tomcat-users mailing list archives

Site index · List index
Message view « Date » · « Thread »
Top « Date » · « Thread »
From "Jeffrey Janner" <>
Subject RE: Disable class monitoring for reloading container classes
Date Fri, 08 Oct 2010 21:35:31 GMT
> -----Original Message-----
> From: Christopher Schultz []
> Sent: Friday, October 08, 2010 3:56 PM
> To: Tomcat Users List
> Subject: Re: Disable class monitoring for reloading container classes
> Hash: SHA1
> André,
> On 10/8/2010 2:12 PM, André Warnier wrote:
> > 0          1          2          3          4          5
> > !----------!----------!----x-----!----------!----x-----! ... (you get
> > the idea)
> >
> > At time t1, nothing has changed, and nothing happens.
> > At time t2, nothing has changed, and nothing happens.
> > At time t2.5, the application's files are modified.
> > At time t3, Tomcat (presumably), notes that the "last modify" time of
> > the files (t2.5) is now later than the application's "last reloaded"
> > stamp (t0); so it reloads the application, and marks it as "reloaded
> at
> > time t3".
> Technically speaking, all the files' timestamps are recorded at t0 and
> compared at tX to their t0 timestamps. When the application is
> re-loaded, presumably everything is re-scanned and you basically have a
> new t0 situation.
> > Now let's imagine the same thing, but at time t4, the system time is
> > reset to t2.
> Here's where my above comment comes into play: the current time has /no
> bearing on anything/, since the file timestamps are always compared to
> their previous values. Tomcat doesn't care about when the webapp was
> last loaded: it only cares about the previously-recorded file timestamp
> for each file. When tX != t0, a reload is triggered.
> If I read the code correctly, this means that even if the webapp is
> intentionally initialized during a clock-setback, it shouldn't reload
> when the clock actually gets set back.
> > But can we get a case where the "last modified" timestamp of the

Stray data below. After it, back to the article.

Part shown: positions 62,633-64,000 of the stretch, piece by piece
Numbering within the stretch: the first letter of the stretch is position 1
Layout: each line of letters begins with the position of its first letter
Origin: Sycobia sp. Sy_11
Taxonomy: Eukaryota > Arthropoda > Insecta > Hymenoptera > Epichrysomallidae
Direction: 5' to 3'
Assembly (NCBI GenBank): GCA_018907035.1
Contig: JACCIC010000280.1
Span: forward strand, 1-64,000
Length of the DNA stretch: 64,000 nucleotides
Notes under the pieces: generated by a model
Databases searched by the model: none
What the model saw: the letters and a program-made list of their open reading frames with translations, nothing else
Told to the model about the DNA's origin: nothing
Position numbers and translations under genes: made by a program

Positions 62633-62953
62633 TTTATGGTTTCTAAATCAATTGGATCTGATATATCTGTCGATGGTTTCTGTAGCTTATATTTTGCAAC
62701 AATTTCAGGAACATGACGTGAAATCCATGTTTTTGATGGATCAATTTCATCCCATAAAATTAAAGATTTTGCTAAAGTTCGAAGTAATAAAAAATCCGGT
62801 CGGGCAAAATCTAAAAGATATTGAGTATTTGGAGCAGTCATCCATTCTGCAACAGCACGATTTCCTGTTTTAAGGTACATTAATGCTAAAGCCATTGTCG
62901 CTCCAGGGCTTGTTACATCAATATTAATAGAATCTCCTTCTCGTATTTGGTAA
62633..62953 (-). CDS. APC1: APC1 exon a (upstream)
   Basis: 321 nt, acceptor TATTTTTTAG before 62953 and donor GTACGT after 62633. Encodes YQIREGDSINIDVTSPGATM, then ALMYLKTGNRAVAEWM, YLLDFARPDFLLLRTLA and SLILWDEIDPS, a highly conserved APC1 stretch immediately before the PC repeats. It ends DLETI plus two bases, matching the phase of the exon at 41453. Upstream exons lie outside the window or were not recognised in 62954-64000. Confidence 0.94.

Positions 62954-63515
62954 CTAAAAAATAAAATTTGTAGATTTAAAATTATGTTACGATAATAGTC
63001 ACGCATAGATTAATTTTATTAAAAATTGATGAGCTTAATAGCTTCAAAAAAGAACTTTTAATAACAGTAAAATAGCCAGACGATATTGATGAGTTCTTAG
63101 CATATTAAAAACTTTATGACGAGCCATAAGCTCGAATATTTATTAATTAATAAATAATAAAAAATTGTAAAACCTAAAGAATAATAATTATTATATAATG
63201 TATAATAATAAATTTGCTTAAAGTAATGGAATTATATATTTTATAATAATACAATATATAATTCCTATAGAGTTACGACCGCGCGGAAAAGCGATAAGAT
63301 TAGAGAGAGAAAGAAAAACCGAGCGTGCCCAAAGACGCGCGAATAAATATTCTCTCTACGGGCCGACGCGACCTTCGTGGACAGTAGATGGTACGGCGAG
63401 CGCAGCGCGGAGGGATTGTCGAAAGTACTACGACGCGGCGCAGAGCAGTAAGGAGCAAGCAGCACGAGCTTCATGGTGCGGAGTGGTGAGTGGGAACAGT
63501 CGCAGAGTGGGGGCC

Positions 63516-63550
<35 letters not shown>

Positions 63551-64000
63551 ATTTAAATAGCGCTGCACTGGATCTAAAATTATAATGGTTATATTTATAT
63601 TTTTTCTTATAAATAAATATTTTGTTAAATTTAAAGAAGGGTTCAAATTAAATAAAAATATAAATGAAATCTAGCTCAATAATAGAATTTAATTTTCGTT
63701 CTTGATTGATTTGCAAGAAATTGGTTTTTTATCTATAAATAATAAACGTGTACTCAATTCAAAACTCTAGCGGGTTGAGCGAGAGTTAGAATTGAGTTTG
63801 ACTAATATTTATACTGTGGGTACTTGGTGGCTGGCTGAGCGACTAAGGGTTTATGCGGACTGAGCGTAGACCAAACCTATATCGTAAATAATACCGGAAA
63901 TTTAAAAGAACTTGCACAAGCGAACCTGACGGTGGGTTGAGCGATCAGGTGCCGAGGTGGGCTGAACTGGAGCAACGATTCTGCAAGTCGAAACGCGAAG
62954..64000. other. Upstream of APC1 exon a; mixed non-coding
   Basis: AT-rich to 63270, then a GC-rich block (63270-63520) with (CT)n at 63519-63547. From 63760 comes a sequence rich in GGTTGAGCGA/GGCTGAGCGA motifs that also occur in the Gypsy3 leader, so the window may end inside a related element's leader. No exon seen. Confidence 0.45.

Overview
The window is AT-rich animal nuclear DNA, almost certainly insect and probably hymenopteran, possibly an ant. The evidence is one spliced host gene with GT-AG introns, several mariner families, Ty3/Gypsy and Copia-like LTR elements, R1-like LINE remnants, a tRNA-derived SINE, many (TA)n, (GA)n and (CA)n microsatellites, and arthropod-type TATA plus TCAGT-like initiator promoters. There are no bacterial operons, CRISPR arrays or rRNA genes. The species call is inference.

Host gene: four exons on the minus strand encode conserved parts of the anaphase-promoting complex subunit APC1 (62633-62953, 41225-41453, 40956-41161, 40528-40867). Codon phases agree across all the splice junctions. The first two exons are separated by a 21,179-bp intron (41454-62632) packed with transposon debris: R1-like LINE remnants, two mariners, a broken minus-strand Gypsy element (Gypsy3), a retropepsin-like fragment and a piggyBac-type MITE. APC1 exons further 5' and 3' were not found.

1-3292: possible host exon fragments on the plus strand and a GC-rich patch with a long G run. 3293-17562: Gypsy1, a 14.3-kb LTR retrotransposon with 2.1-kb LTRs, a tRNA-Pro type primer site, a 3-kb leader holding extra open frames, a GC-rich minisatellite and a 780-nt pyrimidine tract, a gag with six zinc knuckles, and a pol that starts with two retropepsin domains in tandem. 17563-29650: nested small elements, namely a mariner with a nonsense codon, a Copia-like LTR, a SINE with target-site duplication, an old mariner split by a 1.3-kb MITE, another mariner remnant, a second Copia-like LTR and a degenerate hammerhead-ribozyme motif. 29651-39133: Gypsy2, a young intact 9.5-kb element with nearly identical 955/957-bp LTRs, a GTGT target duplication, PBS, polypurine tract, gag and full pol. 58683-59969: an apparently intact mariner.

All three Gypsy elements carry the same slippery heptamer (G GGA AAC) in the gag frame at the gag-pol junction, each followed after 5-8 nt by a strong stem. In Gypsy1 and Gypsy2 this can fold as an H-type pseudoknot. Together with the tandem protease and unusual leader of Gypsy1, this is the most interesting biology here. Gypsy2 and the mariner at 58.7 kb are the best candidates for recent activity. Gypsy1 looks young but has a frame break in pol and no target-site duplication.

> files
> > would /falsely/ be higher than the "last reloaded" time of the
> > application ?
> Since Tomcat simply does a != check rather than < or >, I think that
> none of this should ever happen.
> - -chris

Then according to Jane's description, something is changing the read value of the files' timestamps,
as far as Tomcat is concerned.  That is the only explanation for what she is seeing.
So, Tomcat records the current timestamp for file X as 2010-02-02.11:55:00 on startup.  At
2:00am on the first Sunday, the DST kicks in and the next time Tomcat requests file X's timestamp,
it gets back the date with conversion applied using the new DST value, so the value is now
1 hour off (+/-), thus the reload.  
In other words, raw timestamp is not being used, as it should.  Could be O/S or Java returning
a converted timestamp, or something in how TC is processing the stored time?
I seriously doubt this explanation, but it seems the only one to fit.  Particularly if Jane
is absolutely sure no files are being modified at the time.  A timestamp is a timestamp, and
should return the same time value for a particular date/time no matter if you are before or
after the DST change.  (Possible exception for that spring jump when you have repeated times.
That is why no changes should be planned for that 2-hour period.  The fall one isn't so bad,
since an hour just goes missing. God I really hate DST. Don't let me get started on a rant.)

Confidentiality Notice:  This Transmission (including any attachments) may contain information
that is privileged, confidential, and exempt from disclosure under applicable law.  If the
reader of this message is not the intended recipient you are hereby notified that any dissemination,
distribution, or copying of this communication is strictly prohibited.  

If you have received this transmission in error, please immediately reply to the sender or
telephone (512) 343-9100 and delete this transmission from your system.
View raw message